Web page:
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The history of South Africa is marked by immigration and ethnic conflict. The Khoisan peoples are the aboriginal people of South Africa who have lived here for millennia. Black South Africans are believed to originate from the Great Lakes region of Africa in prehistoric times. White South Africans, descendants of later European migrations, regard themselves equally as products of South Africa, as do South Africa's Coloureds, Indians, Asians, and Jews.
Ancient and Medieval History
South Africa contains some of the oldest archaeological sites in the world. Extensive fossil remains at the Sterkfontein, Kromdraai and Makapansgat caves suggest that various australopithecines existed in South Africa from about three million years ago. These were succeeded by various species of Homo, including Homo habilis, Homo erectus and modern humans, Homo sapiens.
n 1487, the Portuguese explorer Bartolomeu Dias became the first European to reach the southernmost point of Africa. Initially named the Cape of Storms, The King of Portugal, John II, renamed it the Cabo da Boa Esperança or Cape of Good Hope, as it led to the riches of India. Dias' great feat of navigation was later immortalised in Camões' epic Portuguese poem, The Lusiads (1572). In 1652, Jan van Riebeeck established a refreshment station at the Cape of Good Hope on behalf of the Dutch East India Company. The Dutch transported slaves from Indonesia, Madagascar, and India as labour for the colonists in Cape Town. As they expanded east, the Dutch settlers met the south-westerly expanding Xhosa people in the region of the Fish River. A series of wars, called the Cape Frontier Wars, ensued, mainly caused by conflicting land and livestock interests.
After four years of negotiating, the Union of South Africa was created from the Cape and Natal colonies, as well as the republics of Orange Free State and Transvaal, on 31 May 1910, exactly eight years after the end of the Second Boer War. The newly created Union of South Africa was a dominion of Great Britain. The Natives' Land Act of 1913 severely restricted the ownership of land by 'blacks'; at that stage they had control of a mere 7% of the country. The amount of land reserved for indigenous peoples was later marginally increased.
In 1948, the National Party was elected to power. It intensified the implementation of racial segregation begun under Dutch and British colonial rule, and subsequent South African governments since the Union was formed. The Nationalist Government systematised existing segregationist laws, classifying all peoples into three races, developing rights and limitations for each, such as pass laws and residential restrictions. The white minority controlled the vastly larger black majority. The system of segregation became known collectively as apartheid.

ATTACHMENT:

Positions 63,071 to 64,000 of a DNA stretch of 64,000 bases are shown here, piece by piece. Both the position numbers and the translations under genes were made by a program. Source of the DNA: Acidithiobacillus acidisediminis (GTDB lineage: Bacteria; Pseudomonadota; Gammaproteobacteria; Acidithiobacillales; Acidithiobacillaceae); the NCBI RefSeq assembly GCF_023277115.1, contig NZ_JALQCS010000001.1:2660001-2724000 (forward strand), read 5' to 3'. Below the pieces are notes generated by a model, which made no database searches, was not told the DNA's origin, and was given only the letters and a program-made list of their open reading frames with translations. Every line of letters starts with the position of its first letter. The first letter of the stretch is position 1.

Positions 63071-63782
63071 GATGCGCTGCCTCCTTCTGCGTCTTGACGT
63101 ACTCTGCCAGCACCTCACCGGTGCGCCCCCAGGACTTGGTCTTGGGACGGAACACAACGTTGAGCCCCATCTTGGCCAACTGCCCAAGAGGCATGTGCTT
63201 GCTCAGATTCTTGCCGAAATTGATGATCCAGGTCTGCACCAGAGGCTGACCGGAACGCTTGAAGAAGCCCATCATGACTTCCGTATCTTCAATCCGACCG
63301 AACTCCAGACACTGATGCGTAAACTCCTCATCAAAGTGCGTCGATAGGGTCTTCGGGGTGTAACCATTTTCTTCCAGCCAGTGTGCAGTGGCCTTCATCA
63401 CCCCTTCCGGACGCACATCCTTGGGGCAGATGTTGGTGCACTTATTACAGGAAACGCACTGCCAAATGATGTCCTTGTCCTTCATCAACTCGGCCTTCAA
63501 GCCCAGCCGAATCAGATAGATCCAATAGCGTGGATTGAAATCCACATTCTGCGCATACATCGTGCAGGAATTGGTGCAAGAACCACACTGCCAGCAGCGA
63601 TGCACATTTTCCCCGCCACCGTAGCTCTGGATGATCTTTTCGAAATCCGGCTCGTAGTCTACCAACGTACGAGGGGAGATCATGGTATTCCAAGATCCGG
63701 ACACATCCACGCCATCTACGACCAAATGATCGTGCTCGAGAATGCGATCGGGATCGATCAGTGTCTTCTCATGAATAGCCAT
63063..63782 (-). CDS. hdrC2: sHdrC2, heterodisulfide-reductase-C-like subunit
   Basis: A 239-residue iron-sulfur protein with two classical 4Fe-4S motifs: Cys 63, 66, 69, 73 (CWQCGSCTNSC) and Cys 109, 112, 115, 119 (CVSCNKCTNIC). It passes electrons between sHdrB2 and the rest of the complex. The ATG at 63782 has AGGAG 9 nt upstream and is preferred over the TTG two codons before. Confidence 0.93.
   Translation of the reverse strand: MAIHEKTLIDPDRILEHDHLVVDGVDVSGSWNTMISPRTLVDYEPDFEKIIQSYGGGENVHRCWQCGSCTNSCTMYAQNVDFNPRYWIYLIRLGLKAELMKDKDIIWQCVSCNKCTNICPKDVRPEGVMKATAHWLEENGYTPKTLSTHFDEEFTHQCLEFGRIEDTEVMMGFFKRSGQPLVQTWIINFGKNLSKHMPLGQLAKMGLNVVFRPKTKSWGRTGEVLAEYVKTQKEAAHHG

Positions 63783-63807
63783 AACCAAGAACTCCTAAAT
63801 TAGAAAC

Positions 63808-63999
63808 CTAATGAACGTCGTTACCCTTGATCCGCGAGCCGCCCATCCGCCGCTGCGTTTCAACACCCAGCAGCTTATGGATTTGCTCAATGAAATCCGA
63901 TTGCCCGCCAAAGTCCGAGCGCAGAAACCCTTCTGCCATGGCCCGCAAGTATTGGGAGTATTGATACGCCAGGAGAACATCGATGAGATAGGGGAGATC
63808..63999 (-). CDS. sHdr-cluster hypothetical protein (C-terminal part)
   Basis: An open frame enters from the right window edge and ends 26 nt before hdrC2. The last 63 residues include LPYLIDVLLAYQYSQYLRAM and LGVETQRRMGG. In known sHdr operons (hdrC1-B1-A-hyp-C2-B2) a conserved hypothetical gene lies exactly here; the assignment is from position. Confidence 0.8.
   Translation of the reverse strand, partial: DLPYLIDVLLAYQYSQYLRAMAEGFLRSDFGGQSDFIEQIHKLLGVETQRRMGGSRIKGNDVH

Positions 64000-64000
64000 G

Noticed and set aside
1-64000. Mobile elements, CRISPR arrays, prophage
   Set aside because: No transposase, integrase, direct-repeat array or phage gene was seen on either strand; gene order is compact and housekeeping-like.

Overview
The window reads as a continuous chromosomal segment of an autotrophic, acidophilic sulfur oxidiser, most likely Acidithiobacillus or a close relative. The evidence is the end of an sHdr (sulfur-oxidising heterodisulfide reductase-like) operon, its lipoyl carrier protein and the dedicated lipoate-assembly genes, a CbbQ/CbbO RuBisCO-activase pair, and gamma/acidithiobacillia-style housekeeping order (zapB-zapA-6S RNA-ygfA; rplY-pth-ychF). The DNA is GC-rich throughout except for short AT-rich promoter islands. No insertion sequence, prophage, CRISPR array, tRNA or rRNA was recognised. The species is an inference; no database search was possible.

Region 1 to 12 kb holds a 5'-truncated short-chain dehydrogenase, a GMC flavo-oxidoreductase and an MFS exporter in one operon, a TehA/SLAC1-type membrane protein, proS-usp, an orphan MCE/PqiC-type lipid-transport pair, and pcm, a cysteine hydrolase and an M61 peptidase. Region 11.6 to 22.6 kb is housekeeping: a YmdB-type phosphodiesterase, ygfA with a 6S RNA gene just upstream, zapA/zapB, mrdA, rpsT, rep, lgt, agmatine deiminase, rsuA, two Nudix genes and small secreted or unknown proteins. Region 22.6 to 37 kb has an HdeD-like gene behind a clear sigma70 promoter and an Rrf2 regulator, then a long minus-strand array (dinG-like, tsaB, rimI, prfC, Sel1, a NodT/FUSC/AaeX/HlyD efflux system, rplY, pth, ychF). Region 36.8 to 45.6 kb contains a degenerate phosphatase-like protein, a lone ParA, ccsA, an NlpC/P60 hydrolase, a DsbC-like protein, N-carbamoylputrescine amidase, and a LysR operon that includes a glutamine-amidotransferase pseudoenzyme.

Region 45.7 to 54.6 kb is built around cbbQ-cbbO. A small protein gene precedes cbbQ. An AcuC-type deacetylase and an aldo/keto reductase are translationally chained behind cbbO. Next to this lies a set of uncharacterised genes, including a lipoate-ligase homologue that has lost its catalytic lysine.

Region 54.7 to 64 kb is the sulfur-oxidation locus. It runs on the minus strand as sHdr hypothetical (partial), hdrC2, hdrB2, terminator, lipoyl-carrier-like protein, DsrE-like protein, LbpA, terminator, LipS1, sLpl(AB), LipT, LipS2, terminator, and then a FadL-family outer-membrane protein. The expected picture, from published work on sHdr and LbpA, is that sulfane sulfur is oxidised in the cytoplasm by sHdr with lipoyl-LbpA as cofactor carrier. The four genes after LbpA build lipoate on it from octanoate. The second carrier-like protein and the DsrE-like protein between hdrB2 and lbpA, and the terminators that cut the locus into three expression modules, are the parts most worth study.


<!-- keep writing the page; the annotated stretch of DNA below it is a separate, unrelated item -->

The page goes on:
In 1990 the National Party government took the first step towards negotiating itself out of power when it lifted the ban on the African National Congress and other left-wing political organisations. It released Nelson Mandela from prison after twenty-seven years' incarceration on a sabotage sentence. The government repealed apartheid legislation. South Africa destroyed its nuclear arsenal and acceded to the Nuclear Non-Proliferation Treaty. South Africa held its first multi-racial elections in 1994, which the ANC won by an overwhelming majority. It has been in power ever since.
In post-apartheid South Africa, millions of South Africans, mostly black, have continued to live in poverty, as it has been difficult to compensate quickly for generations of educational and social neglect. Poverty among whites, previously rare, has increased greatly. While some have attributed this partly to the legacy of the apartheid system, increasingly many attribute it to the failure of the current government to tackle social issues. In addition, the current government has struggled to achieve the monetary and fiscal discipline to ensure both redistribution of wealth and economic growth. Since the ANC-led government took power, the United Nations Human Development Index of South Africa has fallen, while it was steadily rising until the mid-1990s. Some of this could possibly be attributed to the AIDS pandemic and the failure of the government to take steps to address it.